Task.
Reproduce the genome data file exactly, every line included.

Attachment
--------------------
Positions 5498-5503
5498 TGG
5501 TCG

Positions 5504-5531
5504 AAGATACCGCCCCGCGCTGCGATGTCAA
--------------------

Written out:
Positions 5498-5503
5498 TGG
5501 TCG

Positions 5504-5531
5504 AAGATACCGCCCCGCGCTGCGATGTCAA